FactCheck Social Media

Claim that cow-caused methane doesn’t raise emissions is just hot air

2020-07-29 17:33:56

The Statement

A Facebook post claims that methane produced by cows doesn’t increase greenhouse gas emissions because the methane is part of a cycle in which it is absorbed back into plants which are then eaten by the cows. 

The post features a meme depicting a “10-year natural cycle” of methane proceeding from the gas being emitted by cows to methane-absorbing plants being eaten by cows. 

Alongside the methane “cycle” is an illustration of a truck with red arrows pointing upwards in a depiction of carbon dioxide emissions. The diagram includes the words: “Remains in the atmosphere 1000 years”.

Below the diagrams, overlaid on a photo of grazing cattle, are words “#CattleTales – Cattle don’t increase emissions, they recycle it into protein”. Other examples of the post have been shared here and here, with the same claim made in a different post from 2019 here.

The post has been shared more than 210 times and has been viewed more than 69,000 times since July 16, 2020.

Screenshot of Facebook post
 A graphic circulating on social media depicts an inaccurate “cycle” for cattle-sourced methane. 

The Analysis

It is not correct to claim that cows do not increase greenhouse gas emissions. Research in Australia and overseas cite livestock-sourced methane as a significant component of human-produced greenhouse gases. In addition, the methane from burping cattle is not neutralised by plant absorption and the post omits any mention of how methane impacts global warming. 

Methane is a potent greenhouse gas – much more so than carbon dioxide on a kilogram-for-kilogram basis.

The claim that all carbon dioxide from vehicles remains in the air for 1000 years is incorrect. The US National Oceanic and Atmospheric Administration says that about 25 per cent of CO2 released into the atmosphere is absorbed by land plants and trees, another 25 per cent by oceans and about half can stay in the air. NASA says CO2 remains in the atmosphere for between 300 and 1,000 years. 

The Facebook post was originally shared on January 6 and again on July 16 by Cattle Tales, a US-based account dedicated to the dairy and cattle industry. 

The peer-reviewed report Global Methane Budget 2000 – 2017 provides an update of global methane sources in the atmosphere by an international research team as part of the Global Carbon Project

The report found atmospheric emissions and concentrations of global methane continue to increase “making CH4 the second most important human-influenced greenhouse gas in terms of climate forcing, after carbon dioxide.” CH4 is the chemical formula for methane.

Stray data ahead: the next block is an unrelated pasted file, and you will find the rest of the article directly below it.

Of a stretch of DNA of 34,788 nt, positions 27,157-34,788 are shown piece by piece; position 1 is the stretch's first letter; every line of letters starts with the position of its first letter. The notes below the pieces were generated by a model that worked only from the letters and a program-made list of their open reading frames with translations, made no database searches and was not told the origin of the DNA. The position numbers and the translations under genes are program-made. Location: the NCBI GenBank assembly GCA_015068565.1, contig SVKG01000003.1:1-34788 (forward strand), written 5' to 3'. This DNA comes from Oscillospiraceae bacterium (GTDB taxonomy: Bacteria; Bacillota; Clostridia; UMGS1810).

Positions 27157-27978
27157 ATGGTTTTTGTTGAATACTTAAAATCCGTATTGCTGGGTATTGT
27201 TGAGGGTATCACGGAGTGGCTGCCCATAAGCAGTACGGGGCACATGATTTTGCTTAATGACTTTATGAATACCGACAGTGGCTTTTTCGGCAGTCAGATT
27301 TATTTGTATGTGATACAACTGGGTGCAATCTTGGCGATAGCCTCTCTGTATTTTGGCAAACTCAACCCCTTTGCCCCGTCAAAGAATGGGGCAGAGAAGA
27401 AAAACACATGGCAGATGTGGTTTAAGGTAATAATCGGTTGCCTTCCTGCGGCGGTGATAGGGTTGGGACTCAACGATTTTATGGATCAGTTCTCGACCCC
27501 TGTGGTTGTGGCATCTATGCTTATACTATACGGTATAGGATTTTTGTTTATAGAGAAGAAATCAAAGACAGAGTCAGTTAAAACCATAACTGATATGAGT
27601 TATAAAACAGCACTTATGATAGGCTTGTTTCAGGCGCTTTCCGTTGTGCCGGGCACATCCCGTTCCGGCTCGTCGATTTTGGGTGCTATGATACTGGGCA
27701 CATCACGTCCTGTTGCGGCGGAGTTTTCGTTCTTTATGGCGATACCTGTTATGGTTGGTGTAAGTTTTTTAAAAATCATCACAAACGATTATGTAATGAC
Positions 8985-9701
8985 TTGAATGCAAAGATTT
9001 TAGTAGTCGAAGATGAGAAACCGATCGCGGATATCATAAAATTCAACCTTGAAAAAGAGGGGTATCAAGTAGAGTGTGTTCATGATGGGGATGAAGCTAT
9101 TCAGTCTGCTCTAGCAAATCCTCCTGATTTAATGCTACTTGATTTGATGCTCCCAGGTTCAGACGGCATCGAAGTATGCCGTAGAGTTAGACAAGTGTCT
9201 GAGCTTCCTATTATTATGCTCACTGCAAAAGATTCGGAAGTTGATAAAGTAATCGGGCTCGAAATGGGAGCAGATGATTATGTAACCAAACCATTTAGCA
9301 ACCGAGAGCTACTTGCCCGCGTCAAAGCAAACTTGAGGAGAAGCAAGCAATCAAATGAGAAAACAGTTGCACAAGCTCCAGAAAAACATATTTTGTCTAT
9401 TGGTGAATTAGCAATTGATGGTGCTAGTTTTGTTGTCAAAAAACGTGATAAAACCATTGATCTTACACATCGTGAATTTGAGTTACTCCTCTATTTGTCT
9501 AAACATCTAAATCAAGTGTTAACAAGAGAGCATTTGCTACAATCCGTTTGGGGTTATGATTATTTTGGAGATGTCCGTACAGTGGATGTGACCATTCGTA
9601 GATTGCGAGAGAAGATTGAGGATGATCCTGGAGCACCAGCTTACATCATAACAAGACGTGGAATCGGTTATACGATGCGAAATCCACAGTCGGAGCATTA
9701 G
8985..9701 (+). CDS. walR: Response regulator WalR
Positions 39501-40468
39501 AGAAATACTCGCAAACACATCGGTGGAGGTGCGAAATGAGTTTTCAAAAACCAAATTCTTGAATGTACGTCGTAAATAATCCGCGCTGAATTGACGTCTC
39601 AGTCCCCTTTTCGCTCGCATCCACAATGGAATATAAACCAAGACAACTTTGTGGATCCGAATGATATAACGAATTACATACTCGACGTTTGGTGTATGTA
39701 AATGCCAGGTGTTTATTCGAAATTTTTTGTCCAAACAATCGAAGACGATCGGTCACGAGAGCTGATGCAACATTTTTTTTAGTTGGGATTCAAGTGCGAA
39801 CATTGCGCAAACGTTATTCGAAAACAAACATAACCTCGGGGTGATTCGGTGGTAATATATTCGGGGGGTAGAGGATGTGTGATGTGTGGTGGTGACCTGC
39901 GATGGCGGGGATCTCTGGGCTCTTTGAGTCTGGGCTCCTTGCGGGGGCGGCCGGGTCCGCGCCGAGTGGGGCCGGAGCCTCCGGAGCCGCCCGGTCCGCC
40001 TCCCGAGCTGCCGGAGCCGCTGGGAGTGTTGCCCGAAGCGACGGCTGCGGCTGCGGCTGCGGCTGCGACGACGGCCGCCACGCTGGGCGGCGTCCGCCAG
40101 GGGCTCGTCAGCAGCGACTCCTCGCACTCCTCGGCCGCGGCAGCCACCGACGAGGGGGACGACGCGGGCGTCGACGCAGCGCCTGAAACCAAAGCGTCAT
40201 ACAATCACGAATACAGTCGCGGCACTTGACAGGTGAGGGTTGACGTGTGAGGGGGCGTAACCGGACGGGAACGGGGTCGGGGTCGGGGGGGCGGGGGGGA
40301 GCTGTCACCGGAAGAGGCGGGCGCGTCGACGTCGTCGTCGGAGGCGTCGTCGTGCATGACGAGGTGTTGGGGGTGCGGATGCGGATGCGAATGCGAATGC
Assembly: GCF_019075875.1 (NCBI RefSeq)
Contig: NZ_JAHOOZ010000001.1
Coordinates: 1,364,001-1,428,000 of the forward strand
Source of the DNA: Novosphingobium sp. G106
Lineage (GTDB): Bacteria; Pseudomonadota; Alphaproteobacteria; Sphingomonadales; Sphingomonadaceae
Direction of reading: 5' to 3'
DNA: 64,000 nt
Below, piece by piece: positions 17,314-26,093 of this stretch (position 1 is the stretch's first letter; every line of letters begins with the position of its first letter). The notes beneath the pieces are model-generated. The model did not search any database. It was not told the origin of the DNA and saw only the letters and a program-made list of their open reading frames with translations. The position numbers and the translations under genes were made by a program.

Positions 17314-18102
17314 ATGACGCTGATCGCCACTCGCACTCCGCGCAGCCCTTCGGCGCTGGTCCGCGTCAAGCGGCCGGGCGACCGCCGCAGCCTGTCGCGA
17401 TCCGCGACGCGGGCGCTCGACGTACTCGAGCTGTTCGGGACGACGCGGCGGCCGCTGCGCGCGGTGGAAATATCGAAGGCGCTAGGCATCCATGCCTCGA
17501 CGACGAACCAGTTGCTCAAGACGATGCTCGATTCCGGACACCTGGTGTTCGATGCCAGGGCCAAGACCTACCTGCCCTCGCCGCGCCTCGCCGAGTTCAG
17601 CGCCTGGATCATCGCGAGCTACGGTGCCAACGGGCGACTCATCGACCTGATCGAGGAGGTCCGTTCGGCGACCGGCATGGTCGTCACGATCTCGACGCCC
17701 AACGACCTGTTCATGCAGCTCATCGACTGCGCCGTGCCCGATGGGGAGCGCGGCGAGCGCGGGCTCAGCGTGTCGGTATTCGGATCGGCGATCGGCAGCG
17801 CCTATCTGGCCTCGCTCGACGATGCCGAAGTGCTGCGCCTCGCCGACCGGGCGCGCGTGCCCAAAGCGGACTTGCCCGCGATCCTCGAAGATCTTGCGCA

Melbourne University professor and Primary Industries Climate Challenges Centre director Richard Eckard told AAP FactCheck the meme in the post presented a “very misleading diagram”.

“It is true that methane is a short-lived climate pollutant….but what’s missing from this diagram is that while methane is in the atmosphere it is having a very large warming affect,” Professor Eckard told AAP FactCheck.

“It’s a common thing that is pushed by the grazing industries in particular, saying methane doesn’t hang around long so it’s not a problem.

“Because it has almost 100 times more warming effect than CO2, the extra heat that it creates will be warming us in 1000 years time.” 

Professor Eckard said that extra heat is stored in oceans “so while the gas may be gone the warming effect continues”.

A 2020 CSIRO study found methane levels in the atmosphere are rising dangerously. The study noted methane stays in the air for about nine years but has a warming potential about 86 times higher than that of carbon dioxide over 20 years.

Both the CSIRO study and a report published in Animal Frontiers, the journal of animal science societies in the US, Canada and Europe, concluded animal emissions are a significant factor in rising global methane emissions. 

The UN’s Food and Agriculture Organisation says total livestock emissions account for 14.5 per cent of human-produced greenhouse gas emissions, with methane making up 44 per cent of total livestock emissions.

The United States Environmental Protection Agency (EPA) states “methane emissions result from livestock and other agricultural practices”.

Professor Eckart says it is wrong to say plants absorb methane but that large areas of dry soil, such as in outback Australia, can act as a sink for the greenhouse gas. 

Cattle
 Methane produced by cattle does contribute to emissions and warming, research shows. 

The Verdict

Based on the evidence, AAP FactCheck found the Facebook post to be false. Methane produced by cattle is not absorbed back into plants and then recycled as protein in a closed cycle. Methane is in the atmosphere for a shorter period that carbon dioxide but it causes warming at a faster rate than CO2 while it is present.

False – The primary claims of the content is factually inaccurate.

* AAP FactCheck is accredited by the Poynter Institute’s International Fact-Checking Network, which promotes best practice through a stringent and transparent Code of Principles. https://aap.com.au/